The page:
Wednesday, October 5, 2016

Hat Band

I wove this band nearly a year ago and I have only just put it onto my hat.



A group of us went away for a "weaving retreat" and I was taught how to do this by my friend Anne. The idea is that we get together and weave, dye and exchange ideas and skills.

 


 




We are off on another retreat next week. For some reason I didn't post anything on the blog last year; I shall this time.

Friday, September 23, 2016

Brocade Scarf - Weaving has started

I have had a brief bout of flu which put me back a bit but everything is now back on track. I have woven the sample and the first 500 picks so the scarf should be finished over the weekend.


Some observations;


  • I really need to do a photography course. I can only get a realistic colours if I take pictures in day light. The picture montage below give a slightly better idea of the colours.
  • The 28/2 Alpaca Silk for the ground and 18/2 Wool Silk work very well together. I was slightly apprehensive that they might be too sticky to work at the close setts involved when using supplementary warps but the sheds are separating very nicely.
  • I was having a problem with the warp from my end feed shuttle catching at random intervals with a nasty effect on the selvedge. After a lot of stuffing around I discovered that it was being caused by a fairly compact wad of felted fluff deep in the Honex mechanism of the shuttle. If I only I ever have to clean them every 8 years I can't complain.




Monday, September 5, 2016

Brocade Scarf

I am not sure if Brocade and Supplementary Warp are synonymous but I am going to call my next project "Brocade Scarf" as I am intending to achieve a subtle ribbon effect. We shall see.

The picture to the left shows the pattern; the colours are overstated. Some of the colours that I am using are quite close but I need a clear distinction in my weaving software so that I don't mess up the warp winding or threading.

The actual yarns, 28/2 Alpaca Silk for the ground and 18/2 Wool Silk for the pattern warp (I hope that the sheds clear!), are shown below.






























When I was putting the ground warp onto the bottom beam I discovered that the sectional warp beam above it (where I shall be putting the pattern warp) serves very nicely as an additional raddle.




I am putting on a 4 yard warp for one scarf: a sizable sample and some left over for tying on the next warp which a has got to be the way to go. In the past I have tied on behind the shafts but with two warp beams in position I shall have to do it in front of the shafts. 

Thursday, August 25, 2016

Cotton Scarf with a Supplementary Warp











All done!









































If you are interested in some technical details please read on.

Wednesday, August 24, 2016

Supplementary Warp Scarf is off the loom

All the weaving is done. I ended up with a much bigger sample than planned because I over estimated draw-in and shrinkage in the length. Its cotton, not wool! Also the PPI off the loom seemed to relax to 20, not my target 24. I washed and ironed the sample yesterday.



Today the weather has been atrocious - I have been at the kitchen table twisting the fringe and winding some wool for my next project. Tomorrow I shall finish the scarf (the second one can wait) and start on warping up for my next project which will be some more supplementary warp bit in wool this time.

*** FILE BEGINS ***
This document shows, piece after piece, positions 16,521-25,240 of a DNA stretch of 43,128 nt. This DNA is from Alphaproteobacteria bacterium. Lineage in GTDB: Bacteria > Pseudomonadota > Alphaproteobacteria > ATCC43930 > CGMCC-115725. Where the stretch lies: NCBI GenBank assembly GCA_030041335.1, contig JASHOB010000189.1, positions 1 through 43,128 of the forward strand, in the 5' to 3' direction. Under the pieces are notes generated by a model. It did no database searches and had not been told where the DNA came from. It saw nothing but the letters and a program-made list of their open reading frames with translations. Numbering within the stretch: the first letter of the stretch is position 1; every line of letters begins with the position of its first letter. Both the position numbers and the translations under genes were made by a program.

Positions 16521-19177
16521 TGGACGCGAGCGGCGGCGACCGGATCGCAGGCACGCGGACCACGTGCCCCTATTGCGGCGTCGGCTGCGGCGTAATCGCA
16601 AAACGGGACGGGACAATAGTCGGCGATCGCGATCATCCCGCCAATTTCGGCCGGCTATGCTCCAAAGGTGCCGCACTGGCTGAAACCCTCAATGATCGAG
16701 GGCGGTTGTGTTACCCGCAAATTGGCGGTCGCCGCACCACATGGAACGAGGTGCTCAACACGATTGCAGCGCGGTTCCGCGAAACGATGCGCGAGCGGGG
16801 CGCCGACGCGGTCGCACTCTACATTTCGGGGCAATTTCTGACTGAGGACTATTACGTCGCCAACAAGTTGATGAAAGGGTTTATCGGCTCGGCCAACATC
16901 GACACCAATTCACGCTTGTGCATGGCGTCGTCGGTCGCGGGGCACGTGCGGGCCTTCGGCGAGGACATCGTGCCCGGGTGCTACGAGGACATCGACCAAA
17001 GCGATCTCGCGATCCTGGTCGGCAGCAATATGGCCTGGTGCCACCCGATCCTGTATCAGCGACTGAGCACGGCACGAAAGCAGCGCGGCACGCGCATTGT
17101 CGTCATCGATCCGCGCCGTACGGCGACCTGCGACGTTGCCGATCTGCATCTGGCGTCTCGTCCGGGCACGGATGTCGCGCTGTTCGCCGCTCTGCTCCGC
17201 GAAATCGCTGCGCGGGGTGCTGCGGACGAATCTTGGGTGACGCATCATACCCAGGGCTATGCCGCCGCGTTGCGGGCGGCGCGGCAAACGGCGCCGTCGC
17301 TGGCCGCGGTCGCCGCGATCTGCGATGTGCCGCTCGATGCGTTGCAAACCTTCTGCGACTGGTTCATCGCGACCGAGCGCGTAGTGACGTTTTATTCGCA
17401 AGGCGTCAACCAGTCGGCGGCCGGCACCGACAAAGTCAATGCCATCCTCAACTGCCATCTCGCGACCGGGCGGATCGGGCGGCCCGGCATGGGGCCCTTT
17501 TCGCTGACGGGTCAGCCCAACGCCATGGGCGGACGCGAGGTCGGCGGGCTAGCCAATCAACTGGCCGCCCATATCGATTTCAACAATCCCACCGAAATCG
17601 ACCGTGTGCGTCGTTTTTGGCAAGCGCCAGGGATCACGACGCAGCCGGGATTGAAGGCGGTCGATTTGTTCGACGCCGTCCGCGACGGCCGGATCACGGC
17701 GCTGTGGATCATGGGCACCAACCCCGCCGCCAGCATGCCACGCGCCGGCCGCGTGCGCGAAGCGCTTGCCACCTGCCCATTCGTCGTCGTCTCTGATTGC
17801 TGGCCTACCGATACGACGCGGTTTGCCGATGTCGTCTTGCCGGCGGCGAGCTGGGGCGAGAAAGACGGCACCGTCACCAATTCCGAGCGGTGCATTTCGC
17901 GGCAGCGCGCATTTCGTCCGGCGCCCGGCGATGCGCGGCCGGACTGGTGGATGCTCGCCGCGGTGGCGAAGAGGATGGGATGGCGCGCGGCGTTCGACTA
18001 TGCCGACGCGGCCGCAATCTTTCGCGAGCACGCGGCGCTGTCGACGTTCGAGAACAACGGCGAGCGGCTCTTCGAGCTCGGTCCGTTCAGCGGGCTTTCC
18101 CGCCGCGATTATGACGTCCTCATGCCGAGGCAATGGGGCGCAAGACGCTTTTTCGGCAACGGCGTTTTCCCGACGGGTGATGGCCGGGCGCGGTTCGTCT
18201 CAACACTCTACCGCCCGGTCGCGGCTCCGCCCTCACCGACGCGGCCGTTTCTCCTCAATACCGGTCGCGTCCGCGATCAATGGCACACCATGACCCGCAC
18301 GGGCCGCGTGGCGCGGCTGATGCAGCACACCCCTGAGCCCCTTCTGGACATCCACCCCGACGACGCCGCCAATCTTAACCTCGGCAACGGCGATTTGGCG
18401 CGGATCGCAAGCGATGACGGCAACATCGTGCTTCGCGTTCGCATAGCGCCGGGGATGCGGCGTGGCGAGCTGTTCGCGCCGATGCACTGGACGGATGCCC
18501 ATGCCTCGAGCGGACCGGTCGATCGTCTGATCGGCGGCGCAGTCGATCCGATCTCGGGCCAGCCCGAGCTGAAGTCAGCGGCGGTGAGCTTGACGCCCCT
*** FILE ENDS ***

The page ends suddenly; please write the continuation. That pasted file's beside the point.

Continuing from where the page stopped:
Saturday, August 20, 2016

Weaving to sound

The software that I use, Weavepoint, has the facility to play a sound when the weft colour changes. On my draft the weft colour changes every 24 picks so that the computer goes "ping" to remind me to advance the temple and the beater. I listen to music whilst I am weaving and the "ping" was too faint. I now have a couple of speakers sitting on the front cross member of the loom.



Friday, August 5, 2016

Supplementary Warp - Weaving Progress

Well, I am up and running and the weaving progresses. It took a little while to get the tensions of the various warp elements correct but I think that I have it now. The last piece I wove was 10 ppi; this one is 24 (well 22.5 actually, but hey) so I am not going to rattle it off in a day.


This is a view of the cloth beam; note the generous use of sticks. At the moment they are covering up the tie-on knots but they will continue to prevent uneven tension because of the different thicknesses of the weaving.




Wednesday, July 27, 2016

Selvedge Rollers

I wrote a post 10 months ago about some Selvedge Rollers that my brother Gregory had made for me. This followed on from a previous post where I wrote about a rather Heath Robinson arrangement that I had concocted.

Well, now I have the rollers in place and functioning. They are mounted on a steel rod which is held in place by metal brackets on an extra beam which I have clamped onto the back of the loom. A webbing strap runs from the bottom of the beam up over the brake drum part of the rollers and down to some weights which can be adjusted to control the tension on the selvedge thread. The second photograph shows the selvedge thread coming of the roller and extending forward to the heddles.  All good stuff and I am very happy. I can have no excuse now for knurley selvedges.

 




Tuesday, July 26, 2016

Supplementary Warp - tying on

Tying on


During this whole warping process I have made great use of  PeggyOsterkamp's weaving tips and Pattern Techniques for Handweavers by Doramay Keasbey.

This picture shows the two sleyed warps ready for tying onto the front apron rod. Although it is not immediately apparent from the picture the ground and pattern warps are tied up with slip knots into separate bouts.










The two pictures above show the pattern warp lifted up out of the way and kept up by weighted cords hung over the top of the beater.  Some literature suggested tying on the warps together, some said to separate them; I decided on the latter approach. Lifting the pattern warp out of the way made it easier to tie on the ground warp



I laced on the ground warp. I use a constrictor Knot to attach the cord to the apron rod and a netting shuttle to hold the cord whilst I am putting the lacing in place. I am using 2mm nylon Venetian Blind Cord.




The lacing on is complete. It is my preferred method for getting an even tension. (http://peggyosterkamp.com/peggys-weaving-tips-tips-lacing-warp/)








With ground warp in place and the pattern warp out of the way I wove a few picks of header.









Here the pattern warps have been tied onto the apron rod. I used a length of cord (green) to tie on each bout.  I have advanced the warp so that he apron rod is just clearing the breast beam